It’s Never Too Early to Make a Push for Inclusion

by Matt Graffagnino




I am very lucky to be surrounded by many special people who have influenced my growth and learning as a person, and as a father of two children with special needs. Although professionals and educators are doing their best to help with a game plan for skill development, we caregivers are the ones who have to make sure it happens on a daily basis. Believe me, I know how tough this is.

We are so caught up in the day-to-day survival that we can’t look outside today to see what’s down the road. We do things just to make it until bedtime. When additional things are presented to us by professionals, we often feel like, “Yeah, that’s not gonna happen any time soon!”

We are so caught up in the day-to-day survival that we can’t look outside today to see what’s down the road. We do things just to make it until bedtime.

The truth is, I have always been open to suggestions, and willing to give them a try, but only when I was ready to implement those changes and be in a place where I could consistently follow through. When I was presented with questions about teaching employable skills to my kids, along with community participation, I could not believe it!

The thought of adding additional tasks to an already hectic day seemed almost impossible, but my friends have helped me realize that there are ways to incorporate essential skills and social connections into our already busy lives as early as the toddler years, and to continue them through the elementary levels and beyond.

Matty_mowingThe average learner needs to hear or experience new information several times to be able to retain it. I was able to buy into that philosophy and began to work on some skills with my boys. The key with anything is your willingness to buy into the “thing” and give it a shot.

I’ll use my oldest, Matty, as an example. He was already showing an interest in housework and chores by the age of five. He always liked to vacuum and I encouraged it. I started slow, bringing him to the stores with me. It was more about what I could handle, not him. After a while, the stares were fewer and the smiles were more.

From there, we built on the successes and started to go to fast food restaurants. You’d be surprised how the majority of the public is supportive and encouraging. The more we did these things the better we both got at it.

Being consistent is a key to building success. This didn’t happen overnight. It took years. And with Matty’s maturity level increasing, so did the level of community activities. It was trial and error, though. Plenty of trips were cut short or aborted.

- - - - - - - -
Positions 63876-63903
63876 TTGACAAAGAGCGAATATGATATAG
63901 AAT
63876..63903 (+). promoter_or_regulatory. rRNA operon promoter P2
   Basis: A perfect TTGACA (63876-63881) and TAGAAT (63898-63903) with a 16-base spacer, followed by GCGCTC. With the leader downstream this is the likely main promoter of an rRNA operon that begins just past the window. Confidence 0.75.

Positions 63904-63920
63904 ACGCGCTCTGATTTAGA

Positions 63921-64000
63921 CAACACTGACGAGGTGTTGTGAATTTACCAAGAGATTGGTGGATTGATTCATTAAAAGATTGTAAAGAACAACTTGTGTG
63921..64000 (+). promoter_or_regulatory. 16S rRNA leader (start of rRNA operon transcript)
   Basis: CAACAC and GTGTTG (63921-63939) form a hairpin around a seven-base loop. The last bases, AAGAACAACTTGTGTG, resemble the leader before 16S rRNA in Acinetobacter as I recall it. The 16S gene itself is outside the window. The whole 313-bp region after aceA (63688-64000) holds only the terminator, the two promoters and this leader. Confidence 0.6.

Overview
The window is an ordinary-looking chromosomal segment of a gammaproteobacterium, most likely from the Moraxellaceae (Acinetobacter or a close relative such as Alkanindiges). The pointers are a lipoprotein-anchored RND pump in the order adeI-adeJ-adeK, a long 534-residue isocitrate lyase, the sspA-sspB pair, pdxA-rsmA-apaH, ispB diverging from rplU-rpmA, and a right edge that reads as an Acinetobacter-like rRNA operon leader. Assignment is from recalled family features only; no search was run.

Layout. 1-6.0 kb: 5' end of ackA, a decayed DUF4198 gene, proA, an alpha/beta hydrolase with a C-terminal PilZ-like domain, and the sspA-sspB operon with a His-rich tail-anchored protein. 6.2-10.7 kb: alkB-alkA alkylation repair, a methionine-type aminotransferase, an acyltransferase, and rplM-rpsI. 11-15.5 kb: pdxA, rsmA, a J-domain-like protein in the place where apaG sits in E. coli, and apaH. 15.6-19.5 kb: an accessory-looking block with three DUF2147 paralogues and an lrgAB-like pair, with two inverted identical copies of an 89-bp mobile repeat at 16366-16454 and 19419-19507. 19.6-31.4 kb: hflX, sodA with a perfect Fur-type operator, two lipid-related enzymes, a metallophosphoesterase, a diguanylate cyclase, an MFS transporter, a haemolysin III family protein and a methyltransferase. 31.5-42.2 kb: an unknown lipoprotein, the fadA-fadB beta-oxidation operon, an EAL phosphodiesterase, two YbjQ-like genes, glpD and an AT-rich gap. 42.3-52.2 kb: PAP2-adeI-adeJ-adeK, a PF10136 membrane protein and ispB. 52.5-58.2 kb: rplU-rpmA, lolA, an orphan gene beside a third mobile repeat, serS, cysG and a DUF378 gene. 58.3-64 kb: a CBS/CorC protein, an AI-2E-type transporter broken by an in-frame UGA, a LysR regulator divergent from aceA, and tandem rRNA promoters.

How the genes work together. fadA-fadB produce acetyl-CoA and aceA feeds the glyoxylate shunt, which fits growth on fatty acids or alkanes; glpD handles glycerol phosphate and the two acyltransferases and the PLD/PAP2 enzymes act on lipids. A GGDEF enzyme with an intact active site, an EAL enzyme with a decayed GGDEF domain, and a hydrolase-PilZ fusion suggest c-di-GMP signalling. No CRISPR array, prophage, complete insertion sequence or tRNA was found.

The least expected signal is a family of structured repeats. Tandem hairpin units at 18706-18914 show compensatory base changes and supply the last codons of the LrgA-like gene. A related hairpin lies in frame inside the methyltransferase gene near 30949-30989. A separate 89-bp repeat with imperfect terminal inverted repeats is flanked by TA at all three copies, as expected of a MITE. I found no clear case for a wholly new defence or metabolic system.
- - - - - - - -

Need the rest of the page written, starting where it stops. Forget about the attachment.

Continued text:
Last year was a huge step for us. We started Boys and Girls Club. I didn’t want to, but I was reminded about all the progress he had made. I let go of my fears. It turns out there were several children there with various challenges. I explained Matty’s situation to the staff and my concerns were very well received.

MattyAnd guess what? The days Matty wasn’t scheduled to go to the club, he was asking—almost demanding— to go! Even if it was just to go for breakfast and see his favorite counselor.

Matty also takes part in all kinds of inclusion events with peer mentors at his middle school. I am not kidding when I say he is recognized everywhere we go with a “Hi Matty!” as I stand there like the third wheel.

It’s been more work upfront, but investing the time now will pay off down the road. Incorporating skill building and community exposure a little at a time has given us a real boost, and we are making improvements all the time.

Our ultimate goal is that our children are able to provide for themselves, and create a life as independent as possible to be productive members of society.  Let’s give them a head start!


MattG_profile_picAbout Matt Graffagnino
I’m the father of two children with special needs. Writing enables me to release my emotions and fears for my children. I try to tell a story about my life experiences that other parents can relate to and say, “I totally know what he’s talking about.” My writing is similar to how I verbally tell a story, with drama and a bit of comedy infused with wild Italian hand motions.


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